HIPAA, more formally known as the Health Insurance Portability and Accountability Act of 1996, is a legislation by the US that provides data security and privacy provisions for protecting medical related information.
The act, which was signed by President Bill Clinton on August 21, 1996, contains five sections, each focusing on data protection against breaches and cyberattacks on medical related information stored by health providers and insurers.
The HIPAA laws are in place to protect any identifiable information relating to the past, present, or future health or condition of an individual that may have been collected by an entity covered under the law. Click To Tweet
If you want to know how HIPAA affects professionals, we have compiled a list of FAQs that best explain everything you need to know about the act.
What is protected under HIPAA?
The HIPAA laws are in place to protect any identifiable information relating to the past, present, or future health or condition of an individual that may have been collected by an entity covered under the law.
What businesses are required to comply with HIPAA laws?
All healthcare entities that electronically transmit, process, or store medical records or related information regarding any patient are known as covered entities, and are required to comply with HIPAA laws. Furthermore, all healthcare providers that receive payment for services or charge for any portion of a payment relating to medical services are also considered a covered entity. You can get more information on covered entities from the §160.102 Applicability and §160.103 Definitions of the HIPAA Privacy Rule.
What is Protected Health Information (PHI)?
PHI is any individually identifiable health information that a covered entity stores or transmits in different formats, such as electronically through paper, or orally.
Are pictures considered part of PHI?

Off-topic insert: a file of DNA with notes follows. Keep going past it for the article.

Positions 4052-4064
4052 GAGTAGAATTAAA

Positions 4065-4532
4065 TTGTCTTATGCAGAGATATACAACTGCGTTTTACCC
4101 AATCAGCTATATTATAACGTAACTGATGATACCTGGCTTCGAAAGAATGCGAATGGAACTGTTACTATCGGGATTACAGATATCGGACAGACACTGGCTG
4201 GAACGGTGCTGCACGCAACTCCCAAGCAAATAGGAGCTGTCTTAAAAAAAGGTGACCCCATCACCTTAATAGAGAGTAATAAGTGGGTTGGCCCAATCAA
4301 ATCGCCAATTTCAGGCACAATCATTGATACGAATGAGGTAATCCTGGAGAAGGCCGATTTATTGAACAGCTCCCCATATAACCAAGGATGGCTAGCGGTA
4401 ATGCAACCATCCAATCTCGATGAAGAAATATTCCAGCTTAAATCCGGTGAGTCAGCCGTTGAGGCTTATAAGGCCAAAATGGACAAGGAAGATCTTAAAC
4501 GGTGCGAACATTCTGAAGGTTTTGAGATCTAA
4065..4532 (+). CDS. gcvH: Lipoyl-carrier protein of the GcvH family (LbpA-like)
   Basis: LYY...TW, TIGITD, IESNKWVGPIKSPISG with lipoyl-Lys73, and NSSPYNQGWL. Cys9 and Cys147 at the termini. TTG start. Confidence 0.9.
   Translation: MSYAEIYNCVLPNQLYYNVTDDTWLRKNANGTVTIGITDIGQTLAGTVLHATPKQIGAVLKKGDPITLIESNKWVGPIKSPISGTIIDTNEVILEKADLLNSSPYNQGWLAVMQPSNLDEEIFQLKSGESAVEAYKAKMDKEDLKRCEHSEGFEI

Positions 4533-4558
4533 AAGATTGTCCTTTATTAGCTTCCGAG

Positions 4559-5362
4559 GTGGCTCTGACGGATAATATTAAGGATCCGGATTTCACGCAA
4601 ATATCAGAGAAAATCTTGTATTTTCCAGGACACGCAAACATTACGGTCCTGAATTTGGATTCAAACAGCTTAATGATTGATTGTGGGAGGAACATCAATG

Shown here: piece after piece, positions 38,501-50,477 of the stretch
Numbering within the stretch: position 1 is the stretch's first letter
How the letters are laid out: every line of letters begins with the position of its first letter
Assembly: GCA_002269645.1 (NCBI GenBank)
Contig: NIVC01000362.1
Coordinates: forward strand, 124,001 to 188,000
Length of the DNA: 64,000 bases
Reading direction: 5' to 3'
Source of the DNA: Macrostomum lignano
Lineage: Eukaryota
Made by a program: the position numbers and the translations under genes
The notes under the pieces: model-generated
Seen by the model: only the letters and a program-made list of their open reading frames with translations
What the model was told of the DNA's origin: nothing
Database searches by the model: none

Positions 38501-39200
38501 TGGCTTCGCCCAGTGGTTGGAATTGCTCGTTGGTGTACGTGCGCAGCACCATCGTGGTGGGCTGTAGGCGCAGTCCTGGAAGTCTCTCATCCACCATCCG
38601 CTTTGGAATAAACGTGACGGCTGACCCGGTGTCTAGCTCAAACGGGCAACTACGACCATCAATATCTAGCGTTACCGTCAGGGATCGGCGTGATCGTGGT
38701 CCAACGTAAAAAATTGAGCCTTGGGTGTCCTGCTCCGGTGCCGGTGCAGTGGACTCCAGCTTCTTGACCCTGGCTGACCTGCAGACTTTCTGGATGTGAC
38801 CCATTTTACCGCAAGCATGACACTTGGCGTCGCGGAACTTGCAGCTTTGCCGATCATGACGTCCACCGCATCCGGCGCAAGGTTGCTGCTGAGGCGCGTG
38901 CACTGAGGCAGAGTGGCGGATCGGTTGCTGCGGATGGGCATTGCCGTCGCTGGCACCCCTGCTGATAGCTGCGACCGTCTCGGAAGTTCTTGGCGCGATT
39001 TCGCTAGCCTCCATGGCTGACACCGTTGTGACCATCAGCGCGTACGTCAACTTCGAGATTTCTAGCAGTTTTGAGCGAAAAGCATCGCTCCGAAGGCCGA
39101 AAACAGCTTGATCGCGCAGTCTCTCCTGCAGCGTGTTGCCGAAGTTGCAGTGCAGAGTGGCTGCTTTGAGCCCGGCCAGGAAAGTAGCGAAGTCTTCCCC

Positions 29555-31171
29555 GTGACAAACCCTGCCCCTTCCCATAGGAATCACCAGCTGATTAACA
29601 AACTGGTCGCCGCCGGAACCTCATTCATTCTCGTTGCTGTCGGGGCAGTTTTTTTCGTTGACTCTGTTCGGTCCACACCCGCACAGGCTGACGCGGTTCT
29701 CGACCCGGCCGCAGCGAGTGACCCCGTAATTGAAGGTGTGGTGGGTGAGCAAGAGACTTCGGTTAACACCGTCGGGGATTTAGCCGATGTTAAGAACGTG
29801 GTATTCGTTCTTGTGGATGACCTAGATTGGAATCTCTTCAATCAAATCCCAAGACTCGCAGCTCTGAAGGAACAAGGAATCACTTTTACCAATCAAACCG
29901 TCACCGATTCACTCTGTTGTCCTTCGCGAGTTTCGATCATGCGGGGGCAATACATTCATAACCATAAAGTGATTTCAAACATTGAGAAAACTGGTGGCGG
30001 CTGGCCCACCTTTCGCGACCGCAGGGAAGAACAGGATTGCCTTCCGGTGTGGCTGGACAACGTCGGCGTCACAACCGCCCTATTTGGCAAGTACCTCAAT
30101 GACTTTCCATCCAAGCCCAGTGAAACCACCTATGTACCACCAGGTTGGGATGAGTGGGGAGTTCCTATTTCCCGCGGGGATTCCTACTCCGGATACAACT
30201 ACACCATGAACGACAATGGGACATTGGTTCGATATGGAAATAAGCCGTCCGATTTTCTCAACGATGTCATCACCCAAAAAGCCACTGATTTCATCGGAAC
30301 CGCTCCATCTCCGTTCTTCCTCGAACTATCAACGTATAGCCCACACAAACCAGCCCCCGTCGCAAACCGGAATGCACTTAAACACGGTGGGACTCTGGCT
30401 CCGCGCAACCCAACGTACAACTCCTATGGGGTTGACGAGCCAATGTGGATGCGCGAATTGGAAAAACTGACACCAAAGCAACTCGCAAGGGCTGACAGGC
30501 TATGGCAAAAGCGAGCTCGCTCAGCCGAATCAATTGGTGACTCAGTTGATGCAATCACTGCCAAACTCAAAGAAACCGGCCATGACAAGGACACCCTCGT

Yes. Pictures relating to an individual’s health record are considered to be part of PHI and must be treated in the same manner as any other type of PHI, and should thus not be disclosed.
How does HIPAA apply to professional individuals?
HIPAA protects PHI from being disclosed or used without your authorization. In addition, if you were to change jobs or switch your healthcare provider, your new employer’s health plan is required to accept you regardless of your current health status and history.
When does HIPAA require information to be encrypted?
The HIPAA laws require any information that identifies an individual to be encrypted when sent over a public network, such as the Internet.
Is a student’s health information file covered under HIPAA?
HIPAA doesn’t cover the contents of a student’s education file. Instead, they are covered under the Family Educational Right and Privacy Act (FERPA). In addition, if a student signs up for student health services, that information is covered under HIPAA.
Does HIPAA cover health information stored in an employee’s human resources file?
No. HIPAA doesn’t cover any medical information stored in an employee’s personal file.
What are the penalties for failing to maintain HIPAA compliance?
Fines for noncompliance with HIPAA can range anywhere from $100 to a maximum of $1,500,000 per year and can also include up to 10 years of jail time for any intentional abuse or misuse of an individual’s health information.
Does HIPAA require consent from a patient for the use or disclose of health information for treatment?
HIPAA provides the permit to use or disclose their medical information for payment, treatment, or any other healthcare-related activities and does not require a covered entity to seek consent from the individual.
When is an “authorization” for the disclosure of medical information required under HIPAA?
The Privacy Rule requires all covered entities to obtain authorization for uses or disclosures of information that is otherwise not allowed by the rule. The authorization must clearly indicate the number of elements and a description of the health information being used or disclosed.
Can an individual revoke their authorization?
Under HIPAA, an individual has the right to revoke their authorization at any given time. The revocation needs to be in writing and becomes effective as soon as the covered entity receives the notice.
Where can I get training on HIPAA compliance?
Several online training courses offer professionals with all the information they need to maintain their HIPAA compliance.
For additional information regarding HIPAA, or to learn more about HIPAA laws, visit the Department of Health & Human Services.